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New Rose

New RoseCrying Eyes
BCR-088
10 November 2018
Vinyl / Cassette / Digital

It seems to me that there’s something very American, and I’ll go even further and say, something very Southern Californian, about relaxation with a side of menace. The sky is blue, the sun is shining, the water in the pool ripples subtly in the warm breeze… and yet, despite all this, we sense a hint of melancholy in the air, an intimation of danger, a strum of approaching despair. We are so lucky to be here, in this beautiful canyon, by the beautiful pool, with our young, handsome, promising friends—so lucky that our luck can’t possibly hold out for much longer. This feeling finds one of its best expressions in L.A. music of the late ‘60s and early ‘70s: the Beach Boys, for sure, but also the Byrds, and, following them, Gram Parsons, and the Stones in their “Exile on Main Street” period, which, while recorded by a British band channeling Nashville in the South of France, nonetheless has that very particular haunted-in-the-midst-of-indulgence, dark Los Angeles vibe. In the essay “Rosewood Casket,” Eve Babitz chronicles the doomed L.A. friendship between Parsons and Keith Richards, who she calls “James Byrns” and “Jack Hunter.” “This was the year everyone, all the rock stars, were wearing satin pants which looked like cloisonné colors from China,” she writes. “James and Hunter wore translucent India cotton shirts, the kind with embroidery and mirror sequins and all the girls wanted to lick the salt off their unbuttoned fronts.” She continues: “They looked beautiful, but you couldn’t look too long.”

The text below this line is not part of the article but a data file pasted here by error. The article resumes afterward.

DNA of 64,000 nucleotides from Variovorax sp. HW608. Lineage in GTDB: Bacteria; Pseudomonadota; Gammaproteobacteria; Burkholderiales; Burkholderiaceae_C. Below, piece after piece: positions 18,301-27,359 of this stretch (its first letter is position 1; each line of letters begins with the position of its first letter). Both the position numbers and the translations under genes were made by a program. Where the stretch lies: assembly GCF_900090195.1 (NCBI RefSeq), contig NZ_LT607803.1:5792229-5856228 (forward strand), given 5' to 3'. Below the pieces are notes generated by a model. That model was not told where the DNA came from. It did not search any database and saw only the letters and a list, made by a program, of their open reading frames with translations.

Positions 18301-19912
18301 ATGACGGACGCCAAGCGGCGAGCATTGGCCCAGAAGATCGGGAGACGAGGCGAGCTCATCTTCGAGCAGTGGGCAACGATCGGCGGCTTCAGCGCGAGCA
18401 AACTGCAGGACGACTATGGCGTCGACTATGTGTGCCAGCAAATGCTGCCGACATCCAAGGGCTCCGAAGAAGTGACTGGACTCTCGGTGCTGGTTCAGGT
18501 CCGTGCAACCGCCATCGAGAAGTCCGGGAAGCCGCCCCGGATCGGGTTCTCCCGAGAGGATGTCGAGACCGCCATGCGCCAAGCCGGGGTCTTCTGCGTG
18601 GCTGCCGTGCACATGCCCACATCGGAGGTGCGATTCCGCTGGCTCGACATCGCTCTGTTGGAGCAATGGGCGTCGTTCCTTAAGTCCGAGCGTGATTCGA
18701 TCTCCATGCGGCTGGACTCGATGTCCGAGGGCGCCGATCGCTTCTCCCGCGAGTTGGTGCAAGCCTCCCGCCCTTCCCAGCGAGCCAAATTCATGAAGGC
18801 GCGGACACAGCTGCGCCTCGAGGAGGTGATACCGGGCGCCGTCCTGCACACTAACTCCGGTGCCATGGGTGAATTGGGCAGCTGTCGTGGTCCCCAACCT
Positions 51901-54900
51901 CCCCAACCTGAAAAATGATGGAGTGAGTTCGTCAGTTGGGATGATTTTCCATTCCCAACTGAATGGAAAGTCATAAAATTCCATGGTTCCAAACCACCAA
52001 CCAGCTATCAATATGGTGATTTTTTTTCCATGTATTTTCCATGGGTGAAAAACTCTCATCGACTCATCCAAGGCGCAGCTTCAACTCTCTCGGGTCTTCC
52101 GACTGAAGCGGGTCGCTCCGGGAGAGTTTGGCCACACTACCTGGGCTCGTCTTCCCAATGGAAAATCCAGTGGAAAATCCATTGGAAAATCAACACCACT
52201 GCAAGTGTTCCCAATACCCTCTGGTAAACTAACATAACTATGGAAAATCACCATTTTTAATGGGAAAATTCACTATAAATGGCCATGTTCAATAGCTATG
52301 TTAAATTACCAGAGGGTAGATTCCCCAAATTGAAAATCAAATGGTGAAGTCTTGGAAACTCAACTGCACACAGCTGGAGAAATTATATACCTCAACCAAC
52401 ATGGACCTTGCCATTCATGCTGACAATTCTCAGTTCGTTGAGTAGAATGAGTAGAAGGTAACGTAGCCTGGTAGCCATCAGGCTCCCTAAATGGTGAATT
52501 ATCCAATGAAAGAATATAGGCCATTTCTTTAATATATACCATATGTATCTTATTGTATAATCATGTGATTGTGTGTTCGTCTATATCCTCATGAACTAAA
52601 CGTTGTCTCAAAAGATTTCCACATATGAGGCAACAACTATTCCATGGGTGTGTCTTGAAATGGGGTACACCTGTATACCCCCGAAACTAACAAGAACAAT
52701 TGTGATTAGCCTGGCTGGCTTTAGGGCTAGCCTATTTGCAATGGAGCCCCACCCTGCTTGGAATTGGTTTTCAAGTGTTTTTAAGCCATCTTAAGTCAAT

A beauty that can turn into its opposite at any moment is also what comes to mind when listening to New Rose’s “Crying Eyes,” the band’s second album—which makes a sort of sense, partly because Al Perkins, who recorded steel guitar on both of Parson’s solo records, as well as on the Stones’s “Torn and Frayed,” off “Exile,” plays on several tracks. The band is New York-based, but their songs’ gorgeous, lilting melodies and soothing harmonies lull us with the promise of a chill redemption that is not un-California. Everything’s gonna be all right, baby, the languid, rhythmic strumming and drawling vocals tell us. Nothing really bad has happened yet, and it might, and probably will, but in the meantime, let us kick back. As Babitz writes, “In L.A., when someone gets corrupt, it always takes place out by the pool.”